We packed up our food, the dog, and a change of shoes. Pulling out of the driveway, we started a podcast on the science of mindfulness recently suggested to me by a friend. We love to dream about living in the mountains. It’s one of our favorite stories about the future. But houses in the mountains are losing their water. It is harder to dream without water.
This January, almost a year ago now, I woke up one morning and my left leg was numb from the back of my thigh to my toes. It didn’t take long to discover the severe herniation in my L5/S1. Not my first time around with this kind of pain. Seven years ago, I had a microdiscectomy on my L4/L5. That time, it took me a year to understand what was happening in my body. I was able to get there quicker now, in part, because I have health insurance. A trainer at my gym told me to get to the doc quick. They don’t mess around with numbness, he said. And he was right. I was in the MRI tube within a week.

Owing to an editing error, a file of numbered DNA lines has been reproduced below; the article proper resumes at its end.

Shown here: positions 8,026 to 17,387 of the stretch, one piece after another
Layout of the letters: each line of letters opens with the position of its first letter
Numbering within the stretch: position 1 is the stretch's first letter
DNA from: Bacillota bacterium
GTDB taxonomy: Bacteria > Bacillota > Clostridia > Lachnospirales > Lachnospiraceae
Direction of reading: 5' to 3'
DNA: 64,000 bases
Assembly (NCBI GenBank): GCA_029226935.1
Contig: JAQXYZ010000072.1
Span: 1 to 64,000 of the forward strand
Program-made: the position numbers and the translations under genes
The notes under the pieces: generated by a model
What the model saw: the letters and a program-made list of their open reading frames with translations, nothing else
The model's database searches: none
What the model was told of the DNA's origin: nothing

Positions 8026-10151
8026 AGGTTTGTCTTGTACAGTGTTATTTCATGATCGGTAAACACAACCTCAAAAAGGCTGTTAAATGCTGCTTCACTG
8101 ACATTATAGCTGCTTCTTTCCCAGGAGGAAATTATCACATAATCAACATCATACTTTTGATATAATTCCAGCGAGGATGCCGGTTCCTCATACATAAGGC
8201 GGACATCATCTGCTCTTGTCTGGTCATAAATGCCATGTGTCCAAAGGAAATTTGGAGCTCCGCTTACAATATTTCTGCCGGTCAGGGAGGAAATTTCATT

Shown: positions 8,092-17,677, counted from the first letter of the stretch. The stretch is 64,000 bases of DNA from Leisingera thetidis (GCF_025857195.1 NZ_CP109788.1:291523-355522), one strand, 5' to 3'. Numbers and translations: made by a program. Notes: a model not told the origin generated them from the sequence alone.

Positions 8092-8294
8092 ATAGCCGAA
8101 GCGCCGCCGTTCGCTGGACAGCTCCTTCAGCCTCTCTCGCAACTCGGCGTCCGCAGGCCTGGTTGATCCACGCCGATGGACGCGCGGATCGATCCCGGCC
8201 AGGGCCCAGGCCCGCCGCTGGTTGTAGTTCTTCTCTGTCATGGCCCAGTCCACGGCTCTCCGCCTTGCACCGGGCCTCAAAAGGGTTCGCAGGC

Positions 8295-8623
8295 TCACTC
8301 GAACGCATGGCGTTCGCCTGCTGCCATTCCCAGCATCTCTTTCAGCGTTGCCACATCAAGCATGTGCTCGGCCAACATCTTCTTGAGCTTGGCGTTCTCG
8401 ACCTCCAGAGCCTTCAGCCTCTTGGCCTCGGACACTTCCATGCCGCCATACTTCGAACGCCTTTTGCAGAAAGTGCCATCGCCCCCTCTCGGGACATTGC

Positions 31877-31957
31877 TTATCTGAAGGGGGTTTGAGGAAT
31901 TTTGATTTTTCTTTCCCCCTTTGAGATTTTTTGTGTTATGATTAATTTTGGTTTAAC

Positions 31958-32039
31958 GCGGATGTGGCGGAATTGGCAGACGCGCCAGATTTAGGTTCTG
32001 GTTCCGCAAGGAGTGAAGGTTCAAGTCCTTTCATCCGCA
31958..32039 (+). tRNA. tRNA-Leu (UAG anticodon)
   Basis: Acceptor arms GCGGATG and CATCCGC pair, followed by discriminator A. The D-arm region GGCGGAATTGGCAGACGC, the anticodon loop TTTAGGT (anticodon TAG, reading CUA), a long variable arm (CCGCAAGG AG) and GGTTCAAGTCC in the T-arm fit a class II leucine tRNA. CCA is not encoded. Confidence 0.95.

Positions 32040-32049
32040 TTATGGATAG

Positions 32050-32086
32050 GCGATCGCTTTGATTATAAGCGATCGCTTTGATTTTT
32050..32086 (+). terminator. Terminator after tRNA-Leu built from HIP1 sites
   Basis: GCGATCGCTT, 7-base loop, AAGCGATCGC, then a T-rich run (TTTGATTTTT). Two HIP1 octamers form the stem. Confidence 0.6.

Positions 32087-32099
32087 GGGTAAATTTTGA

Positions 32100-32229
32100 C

At the top of my list of intentions for New Years: Go backpacking with Rik and Sylvia.
Not a chance.
Sylvia flew to Tucson, Arizona to spend a week with her partner over Thanksgiving break. I always cry when I drop her off at the airport—not because I don’t want her to go or because I think something will happen to her out in the world, but because it feels like some part of my body is stretching, the emotional equivalent to your lungs when you’ve run to the edge of your capacity. The tears rise up in my throat at the moment we get to the security check, watching as the other travelers thin from five, to four, to three…and then she’s caught in the circuitry of proving her identity, shoe removal, and as I turn to watch her, she holds her hands above her head in a diamond shape and is off to the gate. Too fast, I think. My heart, I pray.